/ Why communism failed in Poland?
It's not a question of communism failing in Poland; it's a question of the Polish people being ready for communism. The backwardness of the peasants, the Western-looking intellectuals, the demoralized urban classes, the destroyed infrastructure spelled the defeat of that system before it could even take root. The social conditions were not right for communism in Poland.
When Marx spoke of communism he meant it for the developed, industrial nations like France and England. It was never his aim to advocate it for peasant societies like Russia or Cuba. It is, however, in those societies that capitalist oppression was more easily seen. For Marx, however, a society had to undergo capitalist development before it could arrive at socialism. It's interesting that his socio-historical insights are accurate in that regard (all of those countries that wanted to skip this stage of development are now forced to go back to it).
Of course the way the Bolsheviks went about it was all wrong. They actually defeated workers' uprisings and forced the Soviets (the real revolutionary organs of participatory democracy and economic planning to submit to the state). Lenin's NEP actually allowed for some private enterprise. There were many communist revolutionaries who were disappointed with such arrangements, calling Russia a state capitalist country.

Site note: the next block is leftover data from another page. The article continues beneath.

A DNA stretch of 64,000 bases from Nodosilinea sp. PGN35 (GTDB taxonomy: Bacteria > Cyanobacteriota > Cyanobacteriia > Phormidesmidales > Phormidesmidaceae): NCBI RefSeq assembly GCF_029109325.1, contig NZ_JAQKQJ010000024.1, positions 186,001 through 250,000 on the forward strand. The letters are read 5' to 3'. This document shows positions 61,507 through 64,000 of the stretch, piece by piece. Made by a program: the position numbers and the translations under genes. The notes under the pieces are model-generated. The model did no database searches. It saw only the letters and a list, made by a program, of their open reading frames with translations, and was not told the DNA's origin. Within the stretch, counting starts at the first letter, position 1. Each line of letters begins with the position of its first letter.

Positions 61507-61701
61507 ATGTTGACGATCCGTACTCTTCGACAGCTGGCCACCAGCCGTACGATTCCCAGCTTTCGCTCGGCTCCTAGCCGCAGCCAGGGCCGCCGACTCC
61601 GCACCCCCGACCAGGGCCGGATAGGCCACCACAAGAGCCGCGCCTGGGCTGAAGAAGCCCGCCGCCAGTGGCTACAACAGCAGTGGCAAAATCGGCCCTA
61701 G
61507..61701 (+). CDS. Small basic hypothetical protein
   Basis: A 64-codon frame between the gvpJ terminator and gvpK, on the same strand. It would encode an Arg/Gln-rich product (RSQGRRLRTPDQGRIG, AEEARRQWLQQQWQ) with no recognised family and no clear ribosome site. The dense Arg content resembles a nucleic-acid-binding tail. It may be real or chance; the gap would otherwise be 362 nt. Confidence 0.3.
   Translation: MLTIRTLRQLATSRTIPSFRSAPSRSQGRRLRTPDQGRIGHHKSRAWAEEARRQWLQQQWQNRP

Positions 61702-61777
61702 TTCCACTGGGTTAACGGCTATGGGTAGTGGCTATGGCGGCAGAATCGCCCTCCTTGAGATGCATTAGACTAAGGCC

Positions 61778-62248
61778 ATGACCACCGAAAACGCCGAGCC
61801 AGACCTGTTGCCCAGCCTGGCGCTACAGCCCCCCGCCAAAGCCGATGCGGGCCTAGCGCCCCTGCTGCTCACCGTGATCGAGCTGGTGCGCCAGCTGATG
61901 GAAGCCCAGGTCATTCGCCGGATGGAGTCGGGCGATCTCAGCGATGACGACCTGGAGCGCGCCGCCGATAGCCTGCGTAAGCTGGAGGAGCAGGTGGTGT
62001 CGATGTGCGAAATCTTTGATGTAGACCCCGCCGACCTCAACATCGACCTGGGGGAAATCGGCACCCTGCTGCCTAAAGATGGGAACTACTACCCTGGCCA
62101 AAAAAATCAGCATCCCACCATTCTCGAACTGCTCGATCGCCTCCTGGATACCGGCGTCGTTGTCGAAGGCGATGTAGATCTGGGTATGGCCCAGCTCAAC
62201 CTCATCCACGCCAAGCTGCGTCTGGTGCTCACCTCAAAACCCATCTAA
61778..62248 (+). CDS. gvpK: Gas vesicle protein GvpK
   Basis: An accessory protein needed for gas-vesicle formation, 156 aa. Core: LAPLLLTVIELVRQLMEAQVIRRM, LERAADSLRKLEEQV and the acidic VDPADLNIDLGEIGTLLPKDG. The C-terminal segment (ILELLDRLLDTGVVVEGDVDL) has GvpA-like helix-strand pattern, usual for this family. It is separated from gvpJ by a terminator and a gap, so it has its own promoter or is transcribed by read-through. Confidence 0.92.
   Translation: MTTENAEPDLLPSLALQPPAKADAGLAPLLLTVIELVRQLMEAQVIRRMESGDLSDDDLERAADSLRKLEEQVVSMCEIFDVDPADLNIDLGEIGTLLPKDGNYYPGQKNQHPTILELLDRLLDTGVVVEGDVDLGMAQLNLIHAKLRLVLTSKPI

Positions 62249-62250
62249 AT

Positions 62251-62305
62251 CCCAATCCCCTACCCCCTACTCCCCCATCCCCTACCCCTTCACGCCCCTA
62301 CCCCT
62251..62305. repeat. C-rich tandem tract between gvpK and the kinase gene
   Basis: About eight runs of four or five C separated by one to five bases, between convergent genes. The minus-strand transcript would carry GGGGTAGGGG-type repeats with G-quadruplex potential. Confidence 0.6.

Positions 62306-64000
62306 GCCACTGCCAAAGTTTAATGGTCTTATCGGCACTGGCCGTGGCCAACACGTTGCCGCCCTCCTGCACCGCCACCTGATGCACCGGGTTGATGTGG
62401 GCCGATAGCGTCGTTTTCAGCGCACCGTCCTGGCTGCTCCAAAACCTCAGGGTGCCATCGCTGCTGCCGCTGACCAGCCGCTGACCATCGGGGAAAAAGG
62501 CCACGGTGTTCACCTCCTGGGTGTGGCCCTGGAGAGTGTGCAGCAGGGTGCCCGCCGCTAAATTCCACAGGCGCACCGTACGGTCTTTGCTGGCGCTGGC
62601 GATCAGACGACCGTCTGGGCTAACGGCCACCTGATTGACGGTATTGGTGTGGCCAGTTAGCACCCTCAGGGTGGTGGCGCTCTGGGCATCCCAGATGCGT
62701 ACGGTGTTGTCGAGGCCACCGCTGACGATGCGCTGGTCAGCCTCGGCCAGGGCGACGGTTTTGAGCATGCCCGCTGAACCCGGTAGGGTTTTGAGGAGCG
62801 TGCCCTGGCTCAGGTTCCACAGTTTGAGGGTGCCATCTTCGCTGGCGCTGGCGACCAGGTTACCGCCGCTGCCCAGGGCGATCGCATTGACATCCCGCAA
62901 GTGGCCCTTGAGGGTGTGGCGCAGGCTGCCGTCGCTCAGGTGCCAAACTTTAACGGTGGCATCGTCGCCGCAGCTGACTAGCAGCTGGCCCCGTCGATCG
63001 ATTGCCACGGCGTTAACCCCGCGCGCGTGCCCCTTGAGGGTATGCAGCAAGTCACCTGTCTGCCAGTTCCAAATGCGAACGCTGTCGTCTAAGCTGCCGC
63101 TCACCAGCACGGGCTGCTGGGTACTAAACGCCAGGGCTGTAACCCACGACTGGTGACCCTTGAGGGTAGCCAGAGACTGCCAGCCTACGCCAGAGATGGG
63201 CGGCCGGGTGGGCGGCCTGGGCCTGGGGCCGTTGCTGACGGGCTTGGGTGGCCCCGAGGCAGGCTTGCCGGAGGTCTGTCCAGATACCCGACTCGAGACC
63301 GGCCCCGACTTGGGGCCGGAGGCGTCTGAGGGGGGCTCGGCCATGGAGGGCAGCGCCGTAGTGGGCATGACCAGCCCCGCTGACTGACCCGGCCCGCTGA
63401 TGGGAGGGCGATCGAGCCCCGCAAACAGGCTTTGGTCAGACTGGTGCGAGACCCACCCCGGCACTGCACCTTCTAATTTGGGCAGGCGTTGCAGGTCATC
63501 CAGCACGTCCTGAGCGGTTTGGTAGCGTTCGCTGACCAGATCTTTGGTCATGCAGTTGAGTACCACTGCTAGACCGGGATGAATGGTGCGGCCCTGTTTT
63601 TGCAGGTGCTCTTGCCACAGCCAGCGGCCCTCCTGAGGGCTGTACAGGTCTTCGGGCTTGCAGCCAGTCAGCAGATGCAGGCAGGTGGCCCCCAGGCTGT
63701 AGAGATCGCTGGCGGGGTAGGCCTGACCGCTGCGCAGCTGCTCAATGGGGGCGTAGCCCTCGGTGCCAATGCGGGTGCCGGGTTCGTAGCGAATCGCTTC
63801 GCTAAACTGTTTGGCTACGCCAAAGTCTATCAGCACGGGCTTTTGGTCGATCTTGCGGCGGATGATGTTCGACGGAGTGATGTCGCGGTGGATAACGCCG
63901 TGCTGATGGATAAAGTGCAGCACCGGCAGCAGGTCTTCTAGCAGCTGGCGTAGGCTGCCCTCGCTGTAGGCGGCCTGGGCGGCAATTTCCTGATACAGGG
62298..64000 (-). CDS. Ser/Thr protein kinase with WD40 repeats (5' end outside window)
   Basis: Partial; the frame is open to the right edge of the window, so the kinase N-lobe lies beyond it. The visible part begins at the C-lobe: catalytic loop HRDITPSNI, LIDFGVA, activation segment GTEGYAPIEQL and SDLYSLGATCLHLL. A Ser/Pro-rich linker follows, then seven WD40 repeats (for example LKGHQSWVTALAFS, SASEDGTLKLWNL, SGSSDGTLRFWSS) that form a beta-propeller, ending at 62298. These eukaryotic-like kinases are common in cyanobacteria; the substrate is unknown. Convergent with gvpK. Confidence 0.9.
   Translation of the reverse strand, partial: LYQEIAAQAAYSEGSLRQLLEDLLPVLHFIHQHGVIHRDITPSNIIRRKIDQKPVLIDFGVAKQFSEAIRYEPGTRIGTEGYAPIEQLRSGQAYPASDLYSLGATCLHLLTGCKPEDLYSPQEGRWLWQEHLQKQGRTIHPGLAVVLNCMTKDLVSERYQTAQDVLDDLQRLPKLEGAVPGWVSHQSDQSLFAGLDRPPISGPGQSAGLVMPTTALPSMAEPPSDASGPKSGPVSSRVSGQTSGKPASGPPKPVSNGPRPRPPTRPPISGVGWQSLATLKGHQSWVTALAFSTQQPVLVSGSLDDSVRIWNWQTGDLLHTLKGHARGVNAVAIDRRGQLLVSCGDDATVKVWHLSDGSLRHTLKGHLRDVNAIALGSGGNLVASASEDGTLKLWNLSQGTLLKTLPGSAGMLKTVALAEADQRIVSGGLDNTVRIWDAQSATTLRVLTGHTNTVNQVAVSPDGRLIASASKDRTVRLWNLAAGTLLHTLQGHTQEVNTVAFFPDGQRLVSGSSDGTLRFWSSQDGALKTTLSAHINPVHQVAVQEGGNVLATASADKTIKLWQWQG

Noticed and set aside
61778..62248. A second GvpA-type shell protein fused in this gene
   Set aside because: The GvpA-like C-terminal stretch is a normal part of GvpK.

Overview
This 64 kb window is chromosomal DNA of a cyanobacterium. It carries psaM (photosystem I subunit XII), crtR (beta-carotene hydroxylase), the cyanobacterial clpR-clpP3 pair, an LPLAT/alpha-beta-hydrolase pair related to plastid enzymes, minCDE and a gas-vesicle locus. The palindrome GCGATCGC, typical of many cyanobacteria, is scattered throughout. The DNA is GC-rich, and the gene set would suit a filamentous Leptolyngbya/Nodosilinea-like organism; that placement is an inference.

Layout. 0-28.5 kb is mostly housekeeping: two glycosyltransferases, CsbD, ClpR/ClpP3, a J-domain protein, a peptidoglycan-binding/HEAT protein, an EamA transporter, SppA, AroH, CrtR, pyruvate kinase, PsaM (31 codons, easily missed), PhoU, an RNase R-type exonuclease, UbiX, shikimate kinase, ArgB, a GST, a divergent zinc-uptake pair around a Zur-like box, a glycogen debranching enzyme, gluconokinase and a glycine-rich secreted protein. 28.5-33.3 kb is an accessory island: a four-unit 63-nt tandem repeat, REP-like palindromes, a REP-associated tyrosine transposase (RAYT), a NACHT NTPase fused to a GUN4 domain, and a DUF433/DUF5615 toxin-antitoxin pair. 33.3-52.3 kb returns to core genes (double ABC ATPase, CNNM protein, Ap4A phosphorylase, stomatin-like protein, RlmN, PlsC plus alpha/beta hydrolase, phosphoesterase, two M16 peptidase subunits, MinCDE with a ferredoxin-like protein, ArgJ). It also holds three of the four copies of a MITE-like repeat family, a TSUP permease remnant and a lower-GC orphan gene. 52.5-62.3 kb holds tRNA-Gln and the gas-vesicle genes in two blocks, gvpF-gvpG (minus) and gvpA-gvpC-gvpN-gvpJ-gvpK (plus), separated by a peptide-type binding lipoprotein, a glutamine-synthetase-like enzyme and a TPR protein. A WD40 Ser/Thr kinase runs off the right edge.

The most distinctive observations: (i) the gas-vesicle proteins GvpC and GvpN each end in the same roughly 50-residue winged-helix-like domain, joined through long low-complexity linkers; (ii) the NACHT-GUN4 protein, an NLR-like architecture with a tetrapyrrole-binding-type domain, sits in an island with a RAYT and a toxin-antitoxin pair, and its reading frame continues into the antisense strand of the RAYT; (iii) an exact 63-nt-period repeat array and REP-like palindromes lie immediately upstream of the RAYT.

So, did Poland even really experience something like communism? This is another question. It's worth pointing out that the USSR called itself two things: socialist and democratic. The latter claim was always contested by Western intellectuals, but not the former. Why? There is enough literature to suggest that Russia was not a communist society by communist standards, but it is a good propaganda tool to be able to point to the USSR and say, 'that's communism.'